January 26 1938 – 25 men were forced to participate in a First Fleet Reenactment.
We tend to talk more about how during the sesquicentennial (unnecessarily fancy word meaning ‘150 year anniversary’) Aboriginal people gathered to hold the first Day of Mourning, but it also important to remember that in another part of town 25 men were forced, under threat to their families, to participate in a reenactment of the arrival of the First Fleet, playing the role of the ‘retreating natives’.
Not January 26, every year. We exist on other days too.
This one will will come as a surprise to many non-Indigenous people, especially editors of various mainstream media outlets, but we do not simply apparate on the main streets of major cities at sunrise for protest marches only to fade back into the mist as the last chant of ‘Always Was Always Be’ echoes over the horizon at dusk on January 26.
We are actually real people who have thoughts and opinions the whole year around that you can listen to.
January 26 2021. Change the Date is dead. White people killed it.
Change the date is dead.
It actually died a couple of years back when white people ruined it by hijacking Indigenous intent and putting forward the notion that most people would love to celebrate white supremacist nation building mythology, just not on January 26th.
But as Meriki Onus recently wrote, “don’t confuse our calls for justice for calls for symbolism or token gestures. We aren’t here for a one-word change in the anthem, a meaningless reform in the constitution, or moving a celebration of Invasion to another day.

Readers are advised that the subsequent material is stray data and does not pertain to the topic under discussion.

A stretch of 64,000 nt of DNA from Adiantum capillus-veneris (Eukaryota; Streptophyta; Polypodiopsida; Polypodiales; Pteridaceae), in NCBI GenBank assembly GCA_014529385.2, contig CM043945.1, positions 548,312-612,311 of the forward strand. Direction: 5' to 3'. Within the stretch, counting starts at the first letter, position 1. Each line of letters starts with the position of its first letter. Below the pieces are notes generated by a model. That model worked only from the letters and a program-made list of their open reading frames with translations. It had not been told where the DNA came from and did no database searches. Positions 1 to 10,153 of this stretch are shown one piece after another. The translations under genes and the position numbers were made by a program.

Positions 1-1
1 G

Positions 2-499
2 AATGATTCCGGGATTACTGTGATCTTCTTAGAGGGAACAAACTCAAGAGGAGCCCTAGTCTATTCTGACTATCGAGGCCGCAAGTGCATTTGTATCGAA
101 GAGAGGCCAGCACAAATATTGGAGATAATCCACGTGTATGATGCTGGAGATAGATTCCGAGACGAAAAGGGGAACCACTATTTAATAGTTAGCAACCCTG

We are here for justice. We are here for Indigenous rights. And we are still here, every day, fighting for sovereignty to protect Indigenous people and our sacred lands.”
January 26 2021. We are winning
Even though it might not feel like it given that the insults and pushback from the government seem to get bigger and more racist each year, that is actually a sign of our strength and their weakness.
They show their weakness and fear through their increasingly desperate attempts to dismiss Indigenous opposition and cling to a white supremacist interpretation of Australian identity that more and more people every year reject.
This leads me to:
January 26, the future. Invasion Day.
While people call for Australia Day to be abolished, there are some white people who argue that this would be erasing history.
To help alleviate these concerns I would like to assure everyone that we will never forget the 26th of January.
It will always be Invasion Day
- Torres Strait Islanders are Indigenous too. So when you put “First Nations and Torres Strait Islander” or “Indigenous and Torres Strait Islander” on your job ads, application call outs etc, you’re effectively saying that Torres Strait Islanders are not Indigenous when they are the second Indigenous group in this country and Australia.
- Also, don’t talk during a minute’s silence. It’s disrespectful… and you should know that!
When you just can't stop talking –> ABC reporter during the one minute's silence pic.twitter.com/YkVBgUkSCh
— Andrew Backhouse (@Andytwit123) January 26, 2021